Many plants employ deception to get what they want. Usually it has to do with sex – or avoiding death. For example the orchid Disa ferruginea has no nectar to tempt insect pollinators, but it produces bright red flowers just like a Tritoniopsis that does have nectar. In this way it deceives the Table Mountain Beauty butterfly that loves anything red to come hither and in the process spread its pollen. The carrion plant Stapelia attracts beneficial insects: it looks and smells like rotting flesh. One restio even produces seeds that look and smell like antelope droppings to deceive dung beetles into rolling the seeds to their underground nests where they are protected until the rains arrive.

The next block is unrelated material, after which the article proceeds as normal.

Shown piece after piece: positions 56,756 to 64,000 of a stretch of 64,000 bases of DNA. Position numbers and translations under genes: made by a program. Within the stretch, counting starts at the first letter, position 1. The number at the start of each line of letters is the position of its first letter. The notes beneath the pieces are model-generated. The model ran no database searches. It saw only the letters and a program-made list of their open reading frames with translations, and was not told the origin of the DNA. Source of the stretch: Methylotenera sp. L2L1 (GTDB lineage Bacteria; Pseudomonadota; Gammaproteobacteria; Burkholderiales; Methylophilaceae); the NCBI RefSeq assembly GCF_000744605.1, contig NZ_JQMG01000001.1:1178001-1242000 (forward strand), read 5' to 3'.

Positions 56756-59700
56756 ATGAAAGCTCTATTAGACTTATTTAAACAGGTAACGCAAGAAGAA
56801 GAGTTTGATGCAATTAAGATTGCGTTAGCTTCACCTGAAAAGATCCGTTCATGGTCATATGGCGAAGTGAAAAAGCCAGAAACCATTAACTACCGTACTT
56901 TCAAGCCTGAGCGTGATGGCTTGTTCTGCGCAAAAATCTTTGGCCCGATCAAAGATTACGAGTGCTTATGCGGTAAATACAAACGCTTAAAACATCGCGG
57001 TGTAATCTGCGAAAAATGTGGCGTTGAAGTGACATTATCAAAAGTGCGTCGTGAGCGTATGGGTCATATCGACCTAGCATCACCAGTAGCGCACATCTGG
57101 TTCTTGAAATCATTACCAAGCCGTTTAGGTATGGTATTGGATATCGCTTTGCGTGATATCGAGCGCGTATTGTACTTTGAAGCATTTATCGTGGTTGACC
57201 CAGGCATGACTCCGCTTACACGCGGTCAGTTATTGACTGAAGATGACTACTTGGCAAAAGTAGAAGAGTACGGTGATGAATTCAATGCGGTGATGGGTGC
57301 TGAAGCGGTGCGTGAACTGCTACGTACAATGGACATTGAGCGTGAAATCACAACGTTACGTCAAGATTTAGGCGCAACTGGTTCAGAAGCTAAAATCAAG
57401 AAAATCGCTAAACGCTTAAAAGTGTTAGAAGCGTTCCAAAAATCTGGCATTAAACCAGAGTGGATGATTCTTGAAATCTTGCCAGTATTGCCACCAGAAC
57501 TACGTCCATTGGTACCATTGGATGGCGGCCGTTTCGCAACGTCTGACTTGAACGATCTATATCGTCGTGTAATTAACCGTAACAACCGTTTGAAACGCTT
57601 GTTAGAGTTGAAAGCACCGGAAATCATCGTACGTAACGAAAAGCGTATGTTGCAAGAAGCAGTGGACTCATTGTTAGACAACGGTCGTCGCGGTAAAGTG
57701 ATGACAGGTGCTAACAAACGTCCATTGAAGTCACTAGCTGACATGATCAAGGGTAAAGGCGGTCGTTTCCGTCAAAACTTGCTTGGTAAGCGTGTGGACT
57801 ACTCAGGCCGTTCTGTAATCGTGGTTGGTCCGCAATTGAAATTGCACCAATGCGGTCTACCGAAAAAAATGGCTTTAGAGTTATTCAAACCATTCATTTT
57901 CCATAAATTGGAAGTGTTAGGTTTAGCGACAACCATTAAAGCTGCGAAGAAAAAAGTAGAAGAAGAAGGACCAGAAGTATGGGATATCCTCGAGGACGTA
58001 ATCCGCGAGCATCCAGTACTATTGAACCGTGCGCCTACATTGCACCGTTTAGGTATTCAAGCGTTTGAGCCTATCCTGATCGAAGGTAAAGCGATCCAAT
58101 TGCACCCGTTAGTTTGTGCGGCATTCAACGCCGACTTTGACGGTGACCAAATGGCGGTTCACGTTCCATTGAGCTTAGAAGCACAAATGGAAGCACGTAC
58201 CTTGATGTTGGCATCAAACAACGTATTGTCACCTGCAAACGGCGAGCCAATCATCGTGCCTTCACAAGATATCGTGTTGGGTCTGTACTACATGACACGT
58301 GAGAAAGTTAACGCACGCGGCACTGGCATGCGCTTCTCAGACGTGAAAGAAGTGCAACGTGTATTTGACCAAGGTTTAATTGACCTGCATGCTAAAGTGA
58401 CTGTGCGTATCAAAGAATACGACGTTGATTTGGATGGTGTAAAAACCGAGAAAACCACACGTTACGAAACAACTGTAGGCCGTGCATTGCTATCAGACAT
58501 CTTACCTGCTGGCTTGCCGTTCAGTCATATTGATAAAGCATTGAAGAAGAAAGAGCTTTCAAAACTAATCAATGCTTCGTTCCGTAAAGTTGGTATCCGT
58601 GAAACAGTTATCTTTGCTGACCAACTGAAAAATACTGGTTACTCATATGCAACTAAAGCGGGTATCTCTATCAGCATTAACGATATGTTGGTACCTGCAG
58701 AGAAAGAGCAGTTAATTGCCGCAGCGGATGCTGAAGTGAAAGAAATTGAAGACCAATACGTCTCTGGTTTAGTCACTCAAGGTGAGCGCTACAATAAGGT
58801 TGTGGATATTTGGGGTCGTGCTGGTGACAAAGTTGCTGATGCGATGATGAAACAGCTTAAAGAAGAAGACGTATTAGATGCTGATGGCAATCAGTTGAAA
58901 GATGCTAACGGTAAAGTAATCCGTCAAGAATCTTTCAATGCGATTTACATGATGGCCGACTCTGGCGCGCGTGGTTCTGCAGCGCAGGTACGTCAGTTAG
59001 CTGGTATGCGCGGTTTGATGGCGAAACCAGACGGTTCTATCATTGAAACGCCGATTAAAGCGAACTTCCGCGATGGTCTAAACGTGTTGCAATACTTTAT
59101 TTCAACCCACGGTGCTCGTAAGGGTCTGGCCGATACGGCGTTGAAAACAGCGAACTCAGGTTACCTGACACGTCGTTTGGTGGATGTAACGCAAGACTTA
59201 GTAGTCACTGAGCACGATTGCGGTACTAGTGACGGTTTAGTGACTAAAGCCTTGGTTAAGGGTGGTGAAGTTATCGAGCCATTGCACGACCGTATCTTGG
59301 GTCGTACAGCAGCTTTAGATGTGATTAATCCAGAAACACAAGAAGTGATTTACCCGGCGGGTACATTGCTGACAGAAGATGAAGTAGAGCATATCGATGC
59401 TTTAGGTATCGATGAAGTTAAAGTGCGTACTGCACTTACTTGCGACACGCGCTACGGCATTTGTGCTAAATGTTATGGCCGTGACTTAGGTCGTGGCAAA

Prof Jeremy Midgley will talk about plant deception at the WCC Green House on Tuesday 16 August at 17h30.
Disa ferruginea with Table Mountain Beauty by Colin Paterson-Jones.